Tuesday, May 10, 2011

Guest Post: Paradox



"Grizzly" Adam Lisonbee lives in Utah with his wife and five kids. He enjoys mountain biking and backcountry skiing. He writes about his outdoor (mis)adventures at grizzlyadam.net. He recently finished his first book, Mythical and Tangible: Tales of Life, Liberty, and the Pursuit of Singletrack. The book chronicles Adam's ongoing journey to find spiritual and philosophical meaning while exploring the outdoors. It is available in print or digital editions here. Adam also tweets at twitter.com/grizzlyadam.

I live in a paradox. A world in which an authoritarian government –injected with divine supremacy and farseeing prophetic implications – oversees and advises behavioral and social traditions, from our dietary choices to our clothing and personal appearances. And yet, it is a world wherein men are left to themselves, free to judge the merit and caliber of such seemingly intrusive admonitions, and to act accordingly. Unlike the thugocracies of most authoritarian regimes, there are no jackboots and brownshirts. There are no gulags or prisons for dissenters and heretics. Rather, we are taught correct principles, and left to govern ourselves. I am a Mormon.

And as such, I live out my days in the cultural and religious anomaly of individual personal salvation and the ongoing and persistent command of bettering the larger collective. And like any clash of groupthink and the unique particularity of the self, there are massive contradictions, questions, and wonderment of just how exactly one is supposed to navigate the labyrinth of Mormonism. I don’t have the answers to such questions. However I have found a realm of consistency and clarity that, on its surface, is aloof and separated from the whitewashed method of institutional worship that has come to define the Sunday meeting experience of the here and now. A place more textured and layered, colored and varied. A place that for me, has provided a lucid peering into the spiritual intangibility of God and Gospel. The mountains.

And no, I am not claiming any higher authority or knowledge or experience. And no, I am not acclaiming that the mountains ought to replace the church-house or that I am now intending to trade Sacrament Meeting for aspen and penstemon. I’d hope that if I ever were to leave the Church that I’d be able to come up with an excuse much less cliche and tired and predictable. Alas, there are few original reasons given anymore for shaking off the shackles of the oppressive and totalitarian theocracy—such as it is often called by those who freely walk away—and so, I may as well claim originality and radicalism in my lack of apostasy and unbelief. Indeed, perhaps the new non-conformity is simple and optimistic submission. And anyway, there is absolutely nothing about being a practicing member of the LDS church that prevents me from seeking and finding those ethereal and elusive revelatory moments while above treeline, or deep within the sandstone expanse of the desert. I wonder, in fact if my days in the wilderness are not enhanced by my belief in God and that those places originated in His handiwork.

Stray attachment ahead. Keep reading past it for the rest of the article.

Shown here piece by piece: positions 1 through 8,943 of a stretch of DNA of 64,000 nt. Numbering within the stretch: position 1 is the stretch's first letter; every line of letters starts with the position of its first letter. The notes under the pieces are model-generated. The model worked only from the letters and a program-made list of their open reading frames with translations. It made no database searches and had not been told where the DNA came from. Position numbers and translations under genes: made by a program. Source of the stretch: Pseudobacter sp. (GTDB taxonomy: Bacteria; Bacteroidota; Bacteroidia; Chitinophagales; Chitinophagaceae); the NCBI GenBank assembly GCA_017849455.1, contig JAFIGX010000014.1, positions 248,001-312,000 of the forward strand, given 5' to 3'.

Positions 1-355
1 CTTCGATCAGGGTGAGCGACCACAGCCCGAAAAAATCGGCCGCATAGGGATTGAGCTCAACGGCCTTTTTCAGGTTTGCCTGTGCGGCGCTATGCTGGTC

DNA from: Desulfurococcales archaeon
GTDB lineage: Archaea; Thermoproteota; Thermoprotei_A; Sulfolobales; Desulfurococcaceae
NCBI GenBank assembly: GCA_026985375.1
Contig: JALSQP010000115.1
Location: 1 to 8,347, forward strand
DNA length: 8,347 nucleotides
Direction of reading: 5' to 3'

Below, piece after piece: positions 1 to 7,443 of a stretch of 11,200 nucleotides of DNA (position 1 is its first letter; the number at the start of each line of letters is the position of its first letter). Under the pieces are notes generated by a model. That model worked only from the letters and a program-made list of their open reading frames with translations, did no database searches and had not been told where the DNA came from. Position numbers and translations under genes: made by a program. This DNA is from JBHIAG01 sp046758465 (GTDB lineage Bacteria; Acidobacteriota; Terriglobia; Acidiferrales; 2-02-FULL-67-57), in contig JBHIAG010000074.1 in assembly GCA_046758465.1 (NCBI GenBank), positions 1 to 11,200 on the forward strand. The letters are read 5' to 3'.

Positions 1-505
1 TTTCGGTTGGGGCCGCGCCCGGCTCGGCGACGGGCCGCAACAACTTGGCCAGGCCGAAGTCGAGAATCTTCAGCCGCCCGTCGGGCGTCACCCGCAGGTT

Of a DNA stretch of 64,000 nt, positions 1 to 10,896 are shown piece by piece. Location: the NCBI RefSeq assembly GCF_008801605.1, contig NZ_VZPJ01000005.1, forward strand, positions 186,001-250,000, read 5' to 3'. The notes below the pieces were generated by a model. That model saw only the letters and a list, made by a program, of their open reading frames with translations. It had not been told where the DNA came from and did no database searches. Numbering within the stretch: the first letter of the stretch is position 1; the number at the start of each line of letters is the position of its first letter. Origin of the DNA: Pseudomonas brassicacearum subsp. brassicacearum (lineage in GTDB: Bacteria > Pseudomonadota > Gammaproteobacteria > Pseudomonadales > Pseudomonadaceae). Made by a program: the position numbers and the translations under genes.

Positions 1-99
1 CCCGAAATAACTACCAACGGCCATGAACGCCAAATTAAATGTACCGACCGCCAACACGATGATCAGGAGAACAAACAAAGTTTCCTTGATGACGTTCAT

I think the Prophet Joseph Smith understood and expressed this idea when he wrote:

"Let the mountains shout for joy, and all ye valleys cry aloud; and all ye seas and dry lands tell the wonders of your Eternal King! And ye rivers, and brooks, and rills, flow down with gladness. Let the woods and all the trees of the field praise the Lord; and ye solid rocks weep for joy! And let the sun, moon, and the morning stars sing together, and let all the sons of God shout for joy! And let the eternal creations declare his name forever and ever!"

And so, I submit. Except when I don’t.

But to admit submission to religious authority is not to admit that I am mindless and apathetic. In fact, I believe the opposite is implied, insomuch as Mormon culture is concerned. That is, individuality is fundamental in Christian, and especially Mormon doctrine. The power of the one to condemn or to save himself is terrible and beautiful. As the Book of Mormon prophet Jacob wrote, “Men are free to choose liberty… or to choose captivity and death” and such thinking is at the heart of this cultural and theocratic experiment.